“Pride” and “Prejudice”
Throughout her writing, Jane Austen portrays the social pressures and limitations that women were faced with in the early 1800’s. Austen can fit in with some of the struggles and characteristics of the characters in Pride and Prejudice. She sees herself in Elizabeth and that is the reason that Elizabeth is Austen’s favorite character. There are many different traits that are displayed in the novel. The traits “pride” and “prejudice” are the most portrayed throughout the entire book.
Pride is one of the major traits throughout the whole book. A persons pride in themselves is very important their whole life. Elizabeth said, “and I could easily forgive his pride, if he had not mortified mine” (page 16). Once someone’s pride is ruined then no one will look at that person the same way. Also, when someone gets their pride ruined their life could be forever changed. When word gets around about the incident that ruined their pride, some people may no longer want to associate with them. Jane Austen illustrates pride and how important it is in many different ways. The main character that pride is conveyed through is Elizabeth. Elizabeth is a very prideful person. She is very intelligent and cares what others think about her. Unlike some women in the 1800’s, she only wants to get married if she is truly in love. The narrator states, “It is a truth universally acknowledged, that a single man in possession of a good fortune must be in want of a wife” (page 1). Women got married because they wanted security and did not want to be controlled by their brothers. Elizabeth waits until the time is right to get married. It takes her some time to fall in love with Darcy, but eventually she knows that he is the right man for her and they get married.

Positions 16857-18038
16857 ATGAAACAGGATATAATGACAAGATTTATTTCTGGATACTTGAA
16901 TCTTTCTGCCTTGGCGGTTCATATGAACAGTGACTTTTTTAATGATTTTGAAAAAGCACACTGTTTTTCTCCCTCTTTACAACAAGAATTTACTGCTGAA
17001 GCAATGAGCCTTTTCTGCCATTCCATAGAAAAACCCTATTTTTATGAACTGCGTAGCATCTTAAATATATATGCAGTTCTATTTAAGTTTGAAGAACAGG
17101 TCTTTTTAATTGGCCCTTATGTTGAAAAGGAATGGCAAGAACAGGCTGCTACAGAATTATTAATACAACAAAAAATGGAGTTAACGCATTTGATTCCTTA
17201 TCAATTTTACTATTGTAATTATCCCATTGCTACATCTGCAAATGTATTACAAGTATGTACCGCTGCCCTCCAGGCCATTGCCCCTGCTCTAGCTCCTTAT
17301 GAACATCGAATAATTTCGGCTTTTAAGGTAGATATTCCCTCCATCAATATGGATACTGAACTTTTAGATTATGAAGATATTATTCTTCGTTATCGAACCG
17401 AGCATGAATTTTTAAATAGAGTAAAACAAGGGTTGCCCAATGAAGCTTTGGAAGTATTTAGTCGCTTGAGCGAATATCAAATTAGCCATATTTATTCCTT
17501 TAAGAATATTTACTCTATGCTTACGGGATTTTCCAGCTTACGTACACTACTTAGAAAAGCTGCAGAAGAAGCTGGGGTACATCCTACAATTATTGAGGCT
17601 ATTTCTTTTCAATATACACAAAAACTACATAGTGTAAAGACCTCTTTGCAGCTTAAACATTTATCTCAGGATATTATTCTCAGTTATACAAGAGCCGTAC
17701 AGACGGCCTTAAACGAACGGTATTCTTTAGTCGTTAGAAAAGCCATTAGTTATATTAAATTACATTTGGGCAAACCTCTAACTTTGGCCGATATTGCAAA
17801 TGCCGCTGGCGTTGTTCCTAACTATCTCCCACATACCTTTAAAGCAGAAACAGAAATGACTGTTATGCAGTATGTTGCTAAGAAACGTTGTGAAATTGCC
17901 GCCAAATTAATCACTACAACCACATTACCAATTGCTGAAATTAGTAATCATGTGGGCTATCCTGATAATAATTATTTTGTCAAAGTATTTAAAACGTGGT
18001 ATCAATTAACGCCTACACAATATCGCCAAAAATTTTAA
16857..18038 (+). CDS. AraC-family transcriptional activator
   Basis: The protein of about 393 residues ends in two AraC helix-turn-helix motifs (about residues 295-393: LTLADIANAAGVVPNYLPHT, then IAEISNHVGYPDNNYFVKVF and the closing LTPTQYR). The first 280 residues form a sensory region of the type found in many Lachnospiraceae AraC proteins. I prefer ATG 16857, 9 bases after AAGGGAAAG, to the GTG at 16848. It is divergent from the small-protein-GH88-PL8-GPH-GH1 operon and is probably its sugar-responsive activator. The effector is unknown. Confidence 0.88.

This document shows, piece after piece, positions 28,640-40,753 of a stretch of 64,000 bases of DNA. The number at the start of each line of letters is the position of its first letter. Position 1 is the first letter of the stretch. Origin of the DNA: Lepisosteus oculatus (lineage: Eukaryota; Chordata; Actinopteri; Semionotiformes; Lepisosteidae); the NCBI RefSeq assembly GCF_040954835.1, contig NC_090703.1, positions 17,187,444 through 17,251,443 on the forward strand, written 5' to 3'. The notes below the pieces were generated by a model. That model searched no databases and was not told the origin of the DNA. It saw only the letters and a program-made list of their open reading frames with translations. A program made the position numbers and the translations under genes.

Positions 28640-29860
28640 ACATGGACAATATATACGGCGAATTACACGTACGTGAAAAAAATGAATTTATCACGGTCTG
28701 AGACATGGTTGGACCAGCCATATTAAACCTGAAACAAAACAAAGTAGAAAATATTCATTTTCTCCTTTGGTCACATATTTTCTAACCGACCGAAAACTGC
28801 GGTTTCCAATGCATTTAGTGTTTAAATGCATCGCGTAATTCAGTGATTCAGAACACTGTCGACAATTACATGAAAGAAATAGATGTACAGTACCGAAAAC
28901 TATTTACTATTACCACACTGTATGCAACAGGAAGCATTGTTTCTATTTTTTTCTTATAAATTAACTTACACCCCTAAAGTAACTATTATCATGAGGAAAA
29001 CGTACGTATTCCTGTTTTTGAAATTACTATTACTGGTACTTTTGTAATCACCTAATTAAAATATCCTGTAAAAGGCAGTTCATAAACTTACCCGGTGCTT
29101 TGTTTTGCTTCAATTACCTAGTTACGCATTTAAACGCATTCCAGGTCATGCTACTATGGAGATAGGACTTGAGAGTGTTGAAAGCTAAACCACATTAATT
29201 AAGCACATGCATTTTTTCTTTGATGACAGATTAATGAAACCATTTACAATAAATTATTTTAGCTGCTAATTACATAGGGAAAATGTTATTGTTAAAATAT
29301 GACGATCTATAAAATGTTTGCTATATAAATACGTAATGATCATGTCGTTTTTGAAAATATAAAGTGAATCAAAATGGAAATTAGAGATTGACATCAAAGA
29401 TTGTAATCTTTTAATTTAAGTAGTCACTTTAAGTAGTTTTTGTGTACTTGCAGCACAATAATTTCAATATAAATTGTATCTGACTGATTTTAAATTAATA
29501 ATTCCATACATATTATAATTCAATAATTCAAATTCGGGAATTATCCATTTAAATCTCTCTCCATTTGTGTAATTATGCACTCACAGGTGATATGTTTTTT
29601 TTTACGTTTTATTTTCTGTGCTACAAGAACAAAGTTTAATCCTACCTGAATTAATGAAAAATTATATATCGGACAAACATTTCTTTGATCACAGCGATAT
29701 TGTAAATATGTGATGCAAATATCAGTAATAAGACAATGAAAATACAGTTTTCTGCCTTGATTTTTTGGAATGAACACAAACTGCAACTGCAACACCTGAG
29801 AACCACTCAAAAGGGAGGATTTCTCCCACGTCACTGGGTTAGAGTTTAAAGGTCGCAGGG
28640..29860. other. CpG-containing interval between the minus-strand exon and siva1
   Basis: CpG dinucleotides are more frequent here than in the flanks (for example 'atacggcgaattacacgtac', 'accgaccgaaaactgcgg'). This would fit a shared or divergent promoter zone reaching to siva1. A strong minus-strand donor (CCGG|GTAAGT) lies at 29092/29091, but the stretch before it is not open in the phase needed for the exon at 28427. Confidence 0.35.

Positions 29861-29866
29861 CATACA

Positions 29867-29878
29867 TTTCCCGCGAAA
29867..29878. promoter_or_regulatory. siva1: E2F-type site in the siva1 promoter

Prejudice is also a major trait in the novel. Many people throughout the world are prejudice. "Nothing is more deceitful," said Darcy, "than the appearance of humility. It is often only carelessness of...
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